Take a Drink: any time a dated 90s metal song plays
Take a Drink: for endless, terrible CGI.
Drink a Shot: whenever John Leguizamo’s “Clown” is on screen. And pray to god he someday stops trying to be funny.
By: Oberst Von Berauscht (Six Pack) –
Al Simmons (Michael Jai White) is a Special Forces assassin who is betrayed by his commander Jason Wynn (Martin Sheen) and dies on an operation in North Korea. Sent to Hell, he promises to lead Hell’s armies in return for being allowed to be with his wife again. Assigned a handler named “Clown” (John Leguizamo), the badly scarred Simmons is re-dubbed “Spawn” and given supernatural armor and healing powers. But rather than fight for Hell, Spawn goes rogue and begins working for himself. At some point he had to make a decision, whether to join evil or fight for good.
The 1990s was a terrible time for superhero movies. Spawn tries to be an epic yarn about Hell redemption, and winds up being a hopelessly dated relic of trends that were popular at the time the film was made. The only redeeming trait of the film is the comic value of watching it now, and wondering why the makers thought any of this would be a good idea.
And yes, this is John Leguizamo…
The first thing anyone notices with the film is the dated visual effects. Spawn came out at the time when use of heavy CGI effects was rare, due to the technology being in its infancy. Even by those desperately low standards though, Spawn looks horrific. As an example, take “Malebolgia” the films main villian, a demonic creature of hell who the animators apparently forgot to work on, because when he talks, his mouth hangs open without any articulation.
This might as well be an animated Gif, because the result would be the same…
Not being familiar with the comic, I can speak only to the movie in respect to Spawn’s powers, which appear to be “whatever is convenient for the plot”. This is most obviously evidenced at the end of the film, where Spawn is able to perform complex heart surgery, fire yellow lasers out of his eyes in random directions to kill thousands of demons, and launch himself out of hell in a green-fart rocket.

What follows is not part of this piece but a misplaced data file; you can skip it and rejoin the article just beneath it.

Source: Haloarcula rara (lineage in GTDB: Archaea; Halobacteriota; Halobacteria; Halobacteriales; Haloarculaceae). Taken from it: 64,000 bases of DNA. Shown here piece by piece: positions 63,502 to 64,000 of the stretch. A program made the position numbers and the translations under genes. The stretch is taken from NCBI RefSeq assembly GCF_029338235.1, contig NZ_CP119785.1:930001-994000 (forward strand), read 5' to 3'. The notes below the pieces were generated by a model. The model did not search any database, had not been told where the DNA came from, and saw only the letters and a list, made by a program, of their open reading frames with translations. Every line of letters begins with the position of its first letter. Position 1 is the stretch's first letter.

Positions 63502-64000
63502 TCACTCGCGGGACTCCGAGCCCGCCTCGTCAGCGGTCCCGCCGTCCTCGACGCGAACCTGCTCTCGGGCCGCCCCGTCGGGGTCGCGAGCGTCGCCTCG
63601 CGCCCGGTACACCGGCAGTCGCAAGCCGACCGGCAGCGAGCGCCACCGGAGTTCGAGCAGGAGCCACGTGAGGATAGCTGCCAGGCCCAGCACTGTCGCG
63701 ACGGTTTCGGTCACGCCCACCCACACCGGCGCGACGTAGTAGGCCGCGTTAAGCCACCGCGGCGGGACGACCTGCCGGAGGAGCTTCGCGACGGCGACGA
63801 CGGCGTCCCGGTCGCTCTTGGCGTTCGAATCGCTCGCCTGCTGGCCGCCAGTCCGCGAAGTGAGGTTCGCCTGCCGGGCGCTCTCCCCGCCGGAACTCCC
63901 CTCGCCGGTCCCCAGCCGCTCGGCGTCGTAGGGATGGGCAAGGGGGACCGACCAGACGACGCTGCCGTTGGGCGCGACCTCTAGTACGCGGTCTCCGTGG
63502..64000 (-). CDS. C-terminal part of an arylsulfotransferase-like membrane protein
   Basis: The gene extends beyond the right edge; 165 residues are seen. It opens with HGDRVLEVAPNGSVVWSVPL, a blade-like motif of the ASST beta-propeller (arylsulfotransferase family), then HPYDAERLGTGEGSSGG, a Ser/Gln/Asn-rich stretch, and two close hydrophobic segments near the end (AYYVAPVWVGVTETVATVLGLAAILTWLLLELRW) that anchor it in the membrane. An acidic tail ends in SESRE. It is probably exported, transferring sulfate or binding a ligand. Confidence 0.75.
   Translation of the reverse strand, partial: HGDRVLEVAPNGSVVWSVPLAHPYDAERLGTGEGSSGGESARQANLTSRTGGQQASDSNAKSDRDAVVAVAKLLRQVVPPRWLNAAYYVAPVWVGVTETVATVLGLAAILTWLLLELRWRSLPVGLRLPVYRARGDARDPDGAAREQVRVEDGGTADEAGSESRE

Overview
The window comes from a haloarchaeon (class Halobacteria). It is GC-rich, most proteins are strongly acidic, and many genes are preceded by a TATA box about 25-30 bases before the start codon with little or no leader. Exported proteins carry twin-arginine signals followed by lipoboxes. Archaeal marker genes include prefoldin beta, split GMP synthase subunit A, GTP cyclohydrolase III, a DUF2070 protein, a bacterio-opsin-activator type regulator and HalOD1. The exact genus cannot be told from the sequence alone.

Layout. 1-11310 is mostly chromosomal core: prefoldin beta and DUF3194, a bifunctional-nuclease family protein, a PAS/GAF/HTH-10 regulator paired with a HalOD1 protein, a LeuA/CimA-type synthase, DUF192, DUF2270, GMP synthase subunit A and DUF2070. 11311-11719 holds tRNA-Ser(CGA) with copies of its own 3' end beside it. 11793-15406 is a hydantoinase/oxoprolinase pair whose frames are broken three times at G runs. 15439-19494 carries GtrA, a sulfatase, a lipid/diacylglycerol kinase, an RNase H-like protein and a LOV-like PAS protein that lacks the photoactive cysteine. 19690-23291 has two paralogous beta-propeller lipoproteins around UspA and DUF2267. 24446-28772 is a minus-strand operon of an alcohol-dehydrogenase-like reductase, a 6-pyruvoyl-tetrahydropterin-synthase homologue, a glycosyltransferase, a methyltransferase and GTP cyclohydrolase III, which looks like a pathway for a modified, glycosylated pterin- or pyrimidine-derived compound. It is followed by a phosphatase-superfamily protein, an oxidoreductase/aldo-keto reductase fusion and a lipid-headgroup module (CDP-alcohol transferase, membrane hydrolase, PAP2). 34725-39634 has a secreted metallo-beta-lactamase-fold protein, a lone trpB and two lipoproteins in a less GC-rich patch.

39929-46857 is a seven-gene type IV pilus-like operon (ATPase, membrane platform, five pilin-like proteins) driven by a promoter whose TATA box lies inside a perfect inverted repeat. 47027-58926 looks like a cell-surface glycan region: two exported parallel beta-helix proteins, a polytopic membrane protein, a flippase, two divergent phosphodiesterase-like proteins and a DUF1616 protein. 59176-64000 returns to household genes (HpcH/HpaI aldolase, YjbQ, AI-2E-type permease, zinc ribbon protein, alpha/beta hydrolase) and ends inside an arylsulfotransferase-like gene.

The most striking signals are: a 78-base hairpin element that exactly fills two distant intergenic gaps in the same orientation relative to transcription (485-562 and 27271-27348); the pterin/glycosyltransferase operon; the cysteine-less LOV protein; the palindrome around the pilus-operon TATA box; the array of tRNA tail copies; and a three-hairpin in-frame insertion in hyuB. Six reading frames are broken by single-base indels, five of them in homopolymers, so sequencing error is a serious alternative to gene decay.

Thought I was exaggerating?
Michael Jai White’s performance is roughly equivalent to Christian Bale’s Batman. In that once he dons the uniform of a superhero, his only attempt at acting is in speaking gruffly and mugging for the camera. White was of course in The Dark Knight, so maybe he passed this advice on to Bale? Come to think of it, perhaps this is some kind of bad acting virus that only spreads to superhero actors? One whose only cure is to pass it on to another host (It Follows style). It can’t be a coincidence that right after The Dark Knight White would go on to star in his career-best lead performance.
Michael Jai White (above) presumably cured…
This is director Mark A.Z. Dippé’s only theatrical feature to date. A quick glimpse at his filmography on IMDB finds that the vast majority of credits to his name are for visual effects and animation direction. The few films he has directed are the kind of direct to video/streaming releases that are the textbook definition of “low standards”
As to his work in Spawn, the directorial style seems to be lack of direction. Hollywood cliché after cliché is paraded in front of the camera in clumsily blocked action sequences with droning and nonsensical narration.
Jesus tap-dancing H. Christ, will John Leguizamo shut up? I genuinely enjoy him as an actor at times, but when he “tries” to be funny it ends up a crime against humanity. Sadly, this was the vast majority of his roles in the 1990s.
This movie gave my funny-bone cancer.
You know the one; that cousin or close friend who swears by this movie. They’re wrong.